The University of Wisconsin-Madison has a long history of international collaboration and exchange. The university teaches over eighty different languages, offers hundreds of thriving study abroad programs offered to undergraduate students, and is the largest provider of Peace Corps Volunteers. Professors and graduate students from a diversity of disciplines at the university have engaged in ground-breaking research overseas, expanding ever-further the boundaries of the Wisconsin Idea and forging personal and professional networks which will long outlast their tenure.
Next Wednesday, September 18, the African Studies Program would like to invite you to join us in celebrating one of these incredible connections. At Africa at Noon that day, we will welcome from Jimma University (Ethiopia) Dr. Jemal Abafita, University President; Kora Tushune, Senior Administrator; Dr. Mohammed Abafogi, Executive Director of the JU Institute of Health; and Dr. Esayas Gudina, Chief Clinical and Academic Director of the Jimma Medical Center. They are here with the support of a Global Health Institute 2019 Visiting Scholars Grant. In their presentation, titled “Jimma University (Ethiopia): An Introduction and Opportunities for Collaboration,” each of these officials will discuss the expanding cooperation between Jimma University and UW-Madison, and specifically those in the medical field.
To better understand how these connections came about we spoke to Dr. Dawd Siraj, Professor of Medicine in the Division of Infectious Diseases at UW-Madison and a central organizer of UW-Madison’s academic engagement with Jimma University. Siraj has extensive experience and training in the global heath field, and over the course of his career developed a passion and expertise for incorporating global health programming into clinical practice and training. He brought these lessons with him to UW Health in 2016, regularly traveling abroad with medical students and residents and seeking opportunities to build networks with both academic and non-academic communities outside of Madison. Siraj also received a 2019 GHI Faculty and Staff Travel Grant to support a global health international rotation to Jimma.
“We can’t just stay in our part of the world,” he argued, “We are only a small part of the population, and our research needs to go beyond our limited horizon. There are many lessons that we will only be able to learn in different places.”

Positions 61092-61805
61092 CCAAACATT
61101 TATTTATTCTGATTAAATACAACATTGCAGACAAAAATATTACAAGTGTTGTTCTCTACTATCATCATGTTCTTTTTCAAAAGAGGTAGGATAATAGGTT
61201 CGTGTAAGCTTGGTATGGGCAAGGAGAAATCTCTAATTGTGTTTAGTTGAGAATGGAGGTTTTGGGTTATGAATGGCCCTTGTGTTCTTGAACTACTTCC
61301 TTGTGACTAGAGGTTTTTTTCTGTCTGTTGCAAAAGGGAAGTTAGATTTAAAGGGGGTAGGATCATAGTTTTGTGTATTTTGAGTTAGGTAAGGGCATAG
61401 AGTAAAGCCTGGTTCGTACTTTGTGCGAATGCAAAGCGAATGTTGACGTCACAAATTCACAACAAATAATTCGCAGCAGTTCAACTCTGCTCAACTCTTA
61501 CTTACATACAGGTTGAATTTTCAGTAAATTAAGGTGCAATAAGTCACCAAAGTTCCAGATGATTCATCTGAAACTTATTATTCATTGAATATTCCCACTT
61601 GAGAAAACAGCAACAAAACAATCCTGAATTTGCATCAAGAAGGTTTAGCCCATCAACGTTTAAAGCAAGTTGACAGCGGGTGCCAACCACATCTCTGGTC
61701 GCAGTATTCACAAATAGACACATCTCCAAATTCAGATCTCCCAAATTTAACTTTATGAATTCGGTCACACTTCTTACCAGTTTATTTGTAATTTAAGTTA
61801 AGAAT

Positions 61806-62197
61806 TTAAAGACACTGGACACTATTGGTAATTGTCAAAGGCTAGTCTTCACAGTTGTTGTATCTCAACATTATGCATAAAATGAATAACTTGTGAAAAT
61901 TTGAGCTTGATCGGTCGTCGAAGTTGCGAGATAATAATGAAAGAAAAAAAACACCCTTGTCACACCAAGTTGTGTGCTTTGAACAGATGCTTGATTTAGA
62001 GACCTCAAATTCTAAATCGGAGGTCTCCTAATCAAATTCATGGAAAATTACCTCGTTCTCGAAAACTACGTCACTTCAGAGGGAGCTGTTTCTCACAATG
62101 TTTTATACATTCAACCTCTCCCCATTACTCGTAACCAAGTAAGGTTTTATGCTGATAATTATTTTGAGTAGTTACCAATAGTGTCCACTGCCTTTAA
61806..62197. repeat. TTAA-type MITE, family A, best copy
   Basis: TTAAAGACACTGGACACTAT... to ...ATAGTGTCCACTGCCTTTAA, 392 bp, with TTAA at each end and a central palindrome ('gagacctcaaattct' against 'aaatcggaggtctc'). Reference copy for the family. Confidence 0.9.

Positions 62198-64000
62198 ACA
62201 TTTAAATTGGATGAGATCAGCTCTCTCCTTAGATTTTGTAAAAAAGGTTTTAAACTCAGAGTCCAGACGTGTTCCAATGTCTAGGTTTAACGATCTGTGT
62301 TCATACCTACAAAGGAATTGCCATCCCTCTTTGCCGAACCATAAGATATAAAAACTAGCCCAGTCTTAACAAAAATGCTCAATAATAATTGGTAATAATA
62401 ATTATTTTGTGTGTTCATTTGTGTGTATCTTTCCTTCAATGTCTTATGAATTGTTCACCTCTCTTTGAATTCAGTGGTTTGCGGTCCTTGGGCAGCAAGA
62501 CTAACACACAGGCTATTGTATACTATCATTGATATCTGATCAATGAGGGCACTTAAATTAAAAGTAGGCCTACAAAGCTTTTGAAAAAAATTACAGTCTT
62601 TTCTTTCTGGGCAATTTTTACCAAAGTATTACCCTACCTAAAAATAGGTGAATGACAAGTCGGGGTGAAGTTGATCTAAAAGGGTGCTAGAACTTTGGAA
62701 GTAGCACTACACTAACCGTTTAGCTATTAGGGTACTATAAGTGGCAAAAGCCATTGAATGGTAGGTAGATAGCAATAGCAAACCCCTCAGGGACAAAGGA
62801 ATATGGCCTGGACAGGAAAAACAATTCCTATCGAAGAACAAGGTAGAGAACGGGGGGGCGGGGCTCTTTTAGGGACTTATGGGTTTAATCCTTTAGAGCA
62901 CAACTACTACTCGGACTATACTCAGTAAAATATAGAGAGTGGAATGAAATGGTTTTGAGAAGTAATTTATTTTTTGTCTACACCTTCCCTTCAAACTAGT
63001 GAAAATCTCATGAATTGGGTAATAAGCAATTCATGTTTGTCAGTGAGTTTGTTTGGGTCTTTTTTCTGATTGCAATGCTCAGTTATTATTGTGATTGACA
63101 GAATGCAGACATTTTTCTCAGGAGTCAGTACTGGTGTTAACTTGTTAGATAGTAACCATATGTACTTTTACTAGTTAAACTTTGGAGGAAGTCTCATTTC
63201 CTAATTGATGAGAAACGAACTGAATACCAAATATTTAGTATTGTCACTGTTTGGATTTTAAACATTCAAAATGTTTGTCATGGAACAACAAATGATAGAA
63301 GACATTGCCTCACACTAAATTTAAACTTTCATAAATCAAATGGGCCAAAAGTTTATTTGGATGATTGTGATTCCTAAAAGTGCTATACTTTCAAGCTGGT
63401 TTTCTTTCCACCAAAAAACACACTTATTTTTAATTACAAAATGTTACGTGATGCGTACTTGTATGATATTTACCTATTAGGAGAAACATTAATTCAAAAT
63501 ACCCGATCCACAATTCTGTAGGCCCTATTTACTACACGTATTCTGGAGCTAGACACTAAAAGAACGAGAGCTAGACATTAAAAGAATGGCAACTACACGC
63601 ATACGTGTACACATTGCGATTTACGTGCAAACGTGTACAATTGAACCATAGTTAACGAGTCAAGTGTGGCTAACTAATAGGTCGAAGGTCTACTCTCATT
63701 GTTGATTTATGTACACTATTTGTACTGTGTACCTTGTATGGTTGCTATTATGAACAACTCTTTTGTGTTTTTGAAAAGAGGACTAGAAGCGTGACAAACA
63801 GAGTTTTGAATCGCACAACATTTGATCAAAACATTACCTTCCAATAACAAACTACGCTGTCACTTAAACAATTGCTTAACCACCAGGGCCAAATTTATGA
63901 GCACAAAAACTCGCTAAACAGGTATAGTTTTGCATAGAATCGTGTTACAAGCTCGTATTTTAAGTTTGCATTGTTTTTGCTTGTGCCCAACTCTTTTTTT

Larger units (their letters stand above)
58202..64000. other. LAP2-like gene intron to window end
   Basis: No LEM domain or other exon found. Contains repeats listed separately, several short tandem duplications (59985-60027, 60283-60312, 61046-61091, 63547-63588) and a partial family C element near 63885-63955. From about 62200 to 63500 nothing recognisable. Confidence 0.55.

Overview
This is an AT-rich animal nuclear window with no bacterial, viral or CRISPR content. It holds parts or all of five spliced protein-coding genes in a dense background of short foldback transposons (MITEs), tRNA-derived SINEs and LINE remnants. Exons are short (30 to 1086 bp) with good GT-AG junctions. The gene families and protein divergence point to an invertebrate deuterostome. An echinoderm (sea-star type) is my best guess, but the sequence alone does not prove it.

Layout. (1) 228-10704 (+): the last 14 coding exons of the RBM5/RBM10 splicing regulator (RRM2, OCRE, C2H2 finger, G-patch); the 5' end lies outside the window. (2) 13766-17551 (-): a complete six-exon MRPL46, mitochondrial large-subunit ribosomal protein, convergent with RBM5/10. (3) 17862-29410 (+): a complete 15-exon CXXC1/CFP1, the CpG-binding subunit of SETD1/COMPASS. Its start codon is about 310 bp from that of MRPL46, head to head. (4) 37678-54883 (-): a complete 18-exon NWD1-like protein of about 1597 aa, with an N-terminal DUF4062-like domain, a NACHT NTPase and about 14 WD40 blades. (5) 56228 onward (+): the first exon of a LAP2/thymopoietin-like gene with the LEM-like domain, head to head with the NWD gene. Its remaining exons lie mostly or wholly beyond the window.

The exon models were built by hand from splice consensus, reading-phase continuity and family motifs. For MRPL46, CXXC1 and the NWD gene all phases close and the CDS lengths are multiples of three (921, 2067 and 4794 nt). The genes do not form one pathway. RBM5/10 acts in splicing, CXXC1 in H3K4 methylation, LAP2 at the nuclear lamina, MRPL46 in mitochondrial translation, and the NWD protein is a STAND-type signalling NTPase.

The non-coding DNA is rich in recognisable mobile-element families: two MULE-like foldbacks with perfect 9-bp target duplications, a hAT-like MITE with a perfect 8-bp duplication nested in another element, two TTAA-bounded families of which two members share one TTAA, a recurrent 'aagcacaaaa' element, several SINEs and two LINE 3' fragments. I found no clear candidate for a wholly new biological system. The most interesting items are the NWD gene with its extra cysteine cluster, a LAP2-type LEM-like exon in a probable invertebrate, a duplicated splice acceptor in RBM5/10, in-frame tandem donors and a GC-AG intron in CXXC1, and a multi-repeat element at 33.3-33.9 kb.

Siraj is a native of Ethiopia, attending medical school at Jimma University before completing his residency and Master of Public Health program in the United States, and has collaborated with scholars from his alma mater for the past five years. Groups on both sides have already invested years of hard work and extensive funding to collaborate on educational programs, on international rotation for clinical experience, and on global health research, to the benefit and excitement of all parties involved.
Still, the collaboration with Jimma University is just the starting point, a door that will open onto a new world of possibilities for not just the UW-Madison Global Health Institute but for the entire university. Siraj hopes to lead by example, pushing forward with fresh networks and ideas in order to enable others on campus – other professors, other graduate students, other departments – to follow suit. There are ever-expanding numbers of grants and research opportunities catering to these kinds of efforts, he noted, and he hopes that broader knowledge of the continued, sustained collaborations that already exist between UW-Madison and universities abroad will encourage others to take advantage of these new developments.
“Anyone can translate and broaden their research to a global perspective,” he said, “Anything can be looked at from an international standpoint, and I think this process actually makes your practice more broadly useable. Everyone on campus needs to start thinking this way, whatever department or field they may be in.”
For more information on collaborations with Jimma University and the upcoming delegation visit, please contact Abigail Mapes.
This story first appeared at africa.wisc.edu.
By Rebecca Hanks / September 9, 2019